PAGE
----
Sergey Shashnov noted that in all countries which have long-standing Foresight traditions (Germany, the UK, etc.), development of strategic forecasts follows the same general procedure: first, regular Foresight studies are conducted, and relevant sustainable systems established; second, countries move on from autonomous projects to large-scale interconnected studies; and third, in every case there’s a lot of activity in the Foresight area, with relevant studies being commissioned not just by the government but by private companies too. According to Sergey Shashnov, these trends are fully present in Russia as well.

Alexander Chulok: “Long-term forecasting studies should be institutionalised”
Alexander Chulok: “Long-term forecasting studies should be institutionalised”

Alexander Chulok, head of Department of Science and Technology Foresight at HSE ISSEK, analysed the evolution of Russian Foresight project on the example of developing the Russian Long-Term S&T Foresight 2030. The expert described how the objectives the developers had to accomplish were becoming increasingly more complex – from composing a list of critical technologies at the initial stage to making a detailed description of global trends, challenges and technologies which could serve to address these challenges, and on to building an integrated technology Foresight system (the current phase). Alexander Chulok was convinced that Foresight activities should be institutionalised; such studies should be conducted regularly, and serve as a basis for shaping S&T policy.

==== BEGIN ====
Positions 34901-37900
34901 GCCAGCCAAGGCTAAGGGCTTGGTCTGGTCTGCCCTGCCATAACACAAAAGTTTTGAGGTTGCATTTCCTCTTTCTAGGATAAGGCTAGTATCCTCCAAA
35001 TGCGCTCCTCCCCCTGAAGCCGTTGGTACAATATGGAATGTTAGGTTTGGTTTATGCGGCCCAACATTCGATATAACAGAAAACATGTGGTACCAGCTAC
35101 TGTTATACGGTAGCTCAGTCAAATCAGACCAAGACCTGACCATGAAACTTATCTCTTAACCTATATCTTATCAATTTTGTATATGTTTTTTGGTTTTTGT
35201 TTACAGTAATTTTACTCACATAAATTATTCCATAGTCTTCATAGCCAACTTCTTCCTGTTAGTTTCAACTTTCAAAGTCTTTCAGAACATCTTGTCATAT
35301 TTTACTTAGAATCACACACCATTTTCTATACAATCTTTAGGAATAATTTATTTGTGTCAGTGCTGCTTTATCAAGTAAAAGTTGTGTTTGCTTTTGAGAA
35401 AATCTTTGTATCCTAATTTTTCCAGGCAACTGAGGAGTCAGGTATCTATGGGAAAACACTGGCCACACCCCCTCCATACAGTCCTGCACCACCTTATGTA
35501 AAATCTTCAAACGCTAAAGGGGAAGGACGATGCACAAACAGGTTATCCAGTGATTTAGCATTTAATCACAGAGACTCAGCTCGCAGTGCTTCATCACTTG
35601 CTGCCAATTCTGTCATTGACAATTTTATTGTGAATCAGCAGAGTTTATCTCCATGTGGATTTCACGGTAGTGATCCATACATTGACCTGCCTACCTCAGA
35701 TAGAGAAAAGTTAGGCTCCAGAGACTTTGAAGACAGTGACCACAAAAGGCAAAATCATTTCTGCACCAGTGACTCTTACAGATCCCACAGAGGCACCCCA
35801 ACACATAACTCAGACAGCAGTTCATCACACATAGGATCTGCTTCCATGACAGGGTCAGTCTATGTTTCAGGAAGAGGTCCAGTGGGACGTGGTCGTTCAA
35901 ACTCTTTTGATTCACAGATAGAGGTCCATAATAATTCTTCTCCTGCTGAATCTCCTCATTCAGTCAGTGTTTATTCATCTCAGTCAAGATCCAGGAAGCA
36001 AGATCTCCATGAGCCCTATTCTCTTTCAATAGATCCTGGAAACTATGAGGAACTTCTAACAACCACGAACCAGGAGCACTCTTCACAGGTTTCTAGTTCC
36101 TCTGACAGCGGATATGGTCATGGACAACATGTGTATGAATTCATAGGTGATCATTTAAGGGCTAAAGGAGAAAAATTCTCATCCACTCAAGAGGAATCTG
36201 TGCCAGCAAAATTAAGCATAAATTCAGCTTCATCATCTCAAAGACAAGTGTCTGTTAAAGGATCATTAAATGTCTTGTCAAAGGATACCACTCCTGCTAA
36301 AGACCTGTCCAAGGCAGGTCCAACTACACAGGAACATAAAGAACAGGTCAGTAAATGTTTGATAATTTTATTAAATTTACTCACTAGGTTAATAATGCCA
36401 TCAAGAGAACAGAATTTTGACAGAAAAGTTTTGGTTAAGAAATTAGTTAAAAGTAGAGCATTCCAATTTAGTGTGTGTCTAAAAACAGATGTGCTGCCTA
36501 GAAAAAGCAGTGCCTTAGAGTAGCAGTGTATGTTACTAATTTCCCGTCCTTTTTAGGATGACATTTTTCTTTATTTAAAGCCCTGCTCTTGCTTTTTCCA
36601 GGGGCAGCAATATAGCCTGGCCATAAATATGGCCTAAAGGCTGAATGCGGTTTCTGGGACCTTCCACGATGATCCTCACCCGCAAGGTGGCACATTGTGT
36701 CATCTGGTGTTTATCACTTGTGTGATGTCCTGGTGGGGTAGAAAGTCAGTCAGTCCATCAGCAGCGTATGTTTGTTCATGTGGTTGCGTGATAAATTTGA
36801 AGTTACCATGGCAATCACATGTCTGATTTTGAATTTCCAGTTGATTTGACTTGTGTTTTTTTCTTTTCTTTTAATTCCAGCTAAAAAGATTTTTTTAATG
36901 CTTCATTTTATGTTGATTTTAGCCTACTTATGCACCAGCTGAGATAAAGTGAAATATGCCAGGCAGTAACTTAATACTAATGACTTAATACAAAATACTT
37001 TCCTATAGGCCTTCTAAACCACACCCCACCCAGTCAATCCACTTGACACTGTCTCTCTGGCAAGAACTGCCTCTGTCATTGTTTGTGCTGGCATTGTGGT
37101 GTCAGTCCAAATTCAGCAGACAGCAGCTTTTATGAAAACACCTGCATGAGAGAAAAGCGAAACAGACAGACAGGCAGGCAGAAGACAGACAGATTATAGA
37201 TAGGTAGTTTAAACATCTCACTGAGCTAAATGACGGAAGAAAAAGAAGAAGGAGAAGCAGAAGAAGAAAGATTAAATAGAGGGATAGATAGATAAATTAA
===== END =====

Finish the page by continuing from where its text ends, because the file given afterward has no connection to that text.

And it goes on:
Alexander Sokolov”: “Standards are not established “from above” but emerge de facto. Returning customers is a proof that the Foresight Centre is moving in the right direction”
Alexander Sokolov”: “Standards are not established “from above” but emerge de facto. Returning customers is a proof that the Foresight Centre is moving in the right direction”

During the subsequent discussion the seminar participants spoke about problems associated with evaluating Foresight projects, and the prospects of establishing relevant standards, equally meaningful to experts and customers.

Nataliya Karpova, associate professor at the Department of International Business of the Faculty of World Economy and International Affairs, expressed a high opinion about the work performed by her colleagues from the HSE’s Foresight Centre, and supported their aspirations to establish clear evaluation standards for strategic Foresight projects. According to her, the “land consolidation” strategy was more than justified at the initial stage of Foresight, but as this field (and the expert community) mature, a certain “degree of liberty” becomes acceptable – in line with the standards set by the “pioneers”.

Alexander Sokolov, director of the HSE’s Foresight Centre, was convinced that standards shouldn’t be set “from above” but emerge de facto, and suggested another criterion for evaluation of Foresight studies: statistics on repeat commissions by customers. By this indicator, projects implemented by the Centre get high marks, among other things due to the fact that its staff make a good use of international long-term S&T Foresight experience, and can adapt it to Russian realities.


By Victoria Nosik, second year student, Faculty of Media Communications, probationer at the HSE Web portal’s news service